As we near the end of our second deployment in three years, I feel as though we’ve fallen into a bit of a routine. It’s not the ideal routine, but any stretch of the imagination, but for many a military family like ours, it’s common – hard though it may be. Staying connected during deployment has always been at the forefront of our minds, not only for ourselves as a couple, but for our children, as well. The boys are older this time around, and both of them have processed Ryan’s absence differently. Likewise, Ryan and I have processed this deployment differently, as well.
During Ryan’s last deployment, I had a very hard time. Perhaps it was the fact that it was our first married deployment, or perhaps it’s because it was the first time I truly had to tackle parenting solo. I’d hazard a guess, however, that it’s more likely my mindset that has changed. I’ve mentioned before, but last time, it felt as though everything was happening to me. I never felt as though I had any control over it and, in hindsight, a lot of it was how I emotionally approached the separation. This time, I was prepared for the hardships. I was prepared to be embrace the suck, be vulnerable when necessary and, most of all, stay strong for Ryan.
It is possible to stay connected. Sometimes it’s harder to have immediate contact, but it is possible. I’ve shared some of our favorite apps to use during deployment, but today, I’m sharing our top tips for staying connected during deployment.
Don’t just talk…listen – If you have the opportunity to have phone/video conversations, make sure that they’re two-sided. Ryan wants to know what we’re doing at home so he can live the moments with us from afar. Equally as important, however, is hearing what he’s doing. What he’s feeling. How he’s coping. This deployment has been hard for him emotionally, and I think a lot of it is the knowledge that his kids are growing half the world away, and I can’t imagine how hard that must be.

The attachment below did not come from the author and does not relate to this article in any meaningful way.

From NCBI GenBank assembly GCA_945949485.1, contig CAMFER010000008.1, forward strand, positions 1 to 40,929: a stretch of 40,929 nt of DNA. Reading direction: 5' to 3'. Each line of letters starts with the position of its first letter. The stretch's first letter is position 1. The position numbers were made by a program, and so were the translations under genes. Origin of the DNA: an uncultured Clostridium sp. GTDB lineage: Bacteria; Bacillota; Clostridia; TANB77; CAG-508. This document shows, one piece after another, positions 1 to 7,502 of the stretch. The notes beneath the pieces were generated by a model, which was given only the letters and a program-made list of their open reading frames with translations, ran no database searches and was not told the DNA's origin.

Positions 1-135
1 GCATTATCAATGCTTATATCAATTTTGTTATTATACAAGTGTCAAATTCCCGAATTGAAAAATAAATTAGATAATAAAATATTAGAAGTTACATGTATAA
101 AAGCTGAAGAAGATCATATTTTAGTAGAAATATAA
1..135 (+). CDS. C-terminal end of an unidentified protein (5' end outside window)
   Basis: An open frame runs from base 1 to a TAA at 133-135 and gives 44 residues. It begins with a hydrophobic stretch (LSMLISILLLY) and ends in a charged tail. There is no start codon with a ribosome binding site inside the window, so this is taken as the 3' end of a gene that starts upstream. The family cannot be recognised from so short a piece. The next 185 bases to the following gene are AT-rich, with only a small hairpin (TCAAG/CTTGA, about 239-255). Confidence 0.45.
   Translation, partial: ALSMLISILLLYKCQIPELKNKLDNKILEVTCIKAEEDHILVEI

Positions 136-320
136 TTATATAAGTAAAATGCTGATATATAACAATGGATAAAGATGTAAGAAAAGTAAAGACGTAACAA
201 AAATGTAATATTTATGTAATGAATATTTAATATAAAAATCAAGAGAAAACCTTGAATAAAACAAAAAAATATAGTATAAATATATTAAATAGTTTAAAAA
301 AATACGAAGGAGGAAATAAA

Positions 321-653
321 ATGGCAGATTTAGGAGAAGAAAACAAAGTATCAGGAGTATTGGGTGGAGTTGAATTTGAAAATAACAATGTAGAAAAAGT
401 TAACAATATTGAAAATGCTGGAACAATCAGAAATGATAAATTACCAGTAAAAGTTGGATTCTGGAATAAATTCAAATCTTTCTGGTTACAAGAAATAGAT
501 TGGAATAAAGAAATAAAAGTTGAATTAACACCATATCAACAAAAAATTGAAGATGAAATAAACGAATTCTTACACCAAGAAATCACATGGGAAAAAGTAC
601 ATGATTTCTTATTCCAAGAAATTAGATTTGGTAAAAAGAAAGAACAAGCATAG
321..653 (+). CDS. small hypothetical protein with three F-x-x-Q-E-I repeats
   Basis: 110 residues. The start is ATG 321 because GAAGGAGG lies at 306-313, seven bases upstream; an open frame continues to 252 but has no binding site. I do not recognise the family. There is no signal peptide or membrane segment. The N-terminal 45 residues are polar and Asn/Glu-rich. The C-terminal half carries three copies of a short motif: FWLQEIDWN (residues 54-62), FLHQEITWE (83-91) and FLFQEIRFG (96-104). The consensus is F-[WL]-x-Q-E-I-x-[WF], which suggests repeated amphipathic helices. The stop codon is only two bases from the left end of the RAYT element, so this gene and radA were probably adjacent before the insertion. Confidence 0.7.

Share the good and the bad – If you’re on the homefront, you don’t always have to be strong. You can share your weaknesses, too. And servicemembers, be honest. Share what you feel. If it’s been a good day, share it. If you’ve had leave to do something fun, share it! I’ve struggled with resentment at times when motherhood wears me down, but I’ve worked hard to remember that he needs these bits of respite overseas, as well.
Make the time – I know. It sounds simple, but it’s really not, especially when you have children running around. If you want to have a one-on-one conversation, make the time. Sometimes a chat is more important that an extra 30 minutes of sleep, and it can fill your cup more than a few extra winks will wipe out fatigue.
Work your way around technology – Let’s be honest. Sometimes technology fails us, and communicating isn’t a cut and dried sort of thing. There are, however, ways to communicate, even if they might be tedious. Snail mail, though it takes eons, is some of the most loving and tangible communication that one can have for abroad. Several of the cards Ryan have sent me remain my most precious; not because of what they say, but because I know he took the time to sit down and write to me. If communication is easy, work the system! Download the apps. Try WhatsApp or Facebook Messenger. Skype or Facetime. Stay in it.
Involve each other – With kids, this is especially important. Often, it’s out of sight, out of mind for children. Though Ryan isn’t here physically, he’s in nearly every inch of our days together. We talk about him. We pray for him. We count down the weeks and days, and we make plans for when we’re together again. We record silly videos and send them for him to watch when he wakes up, and we make sure to play videos he sends us.
While some of these tips might seem simple, I promise you that actually paying attention to each one has changed my perspective on deployment immensely. I’m ashamed to admit that I felt very much the victim during our last deployment. Yes, many things happened beyond my control, but I let it get me down. This time, I’ve learned that I’m in charge of my approach to this deployment and, as such, I’ve paid extra attention to staying connected through it all – good and bad.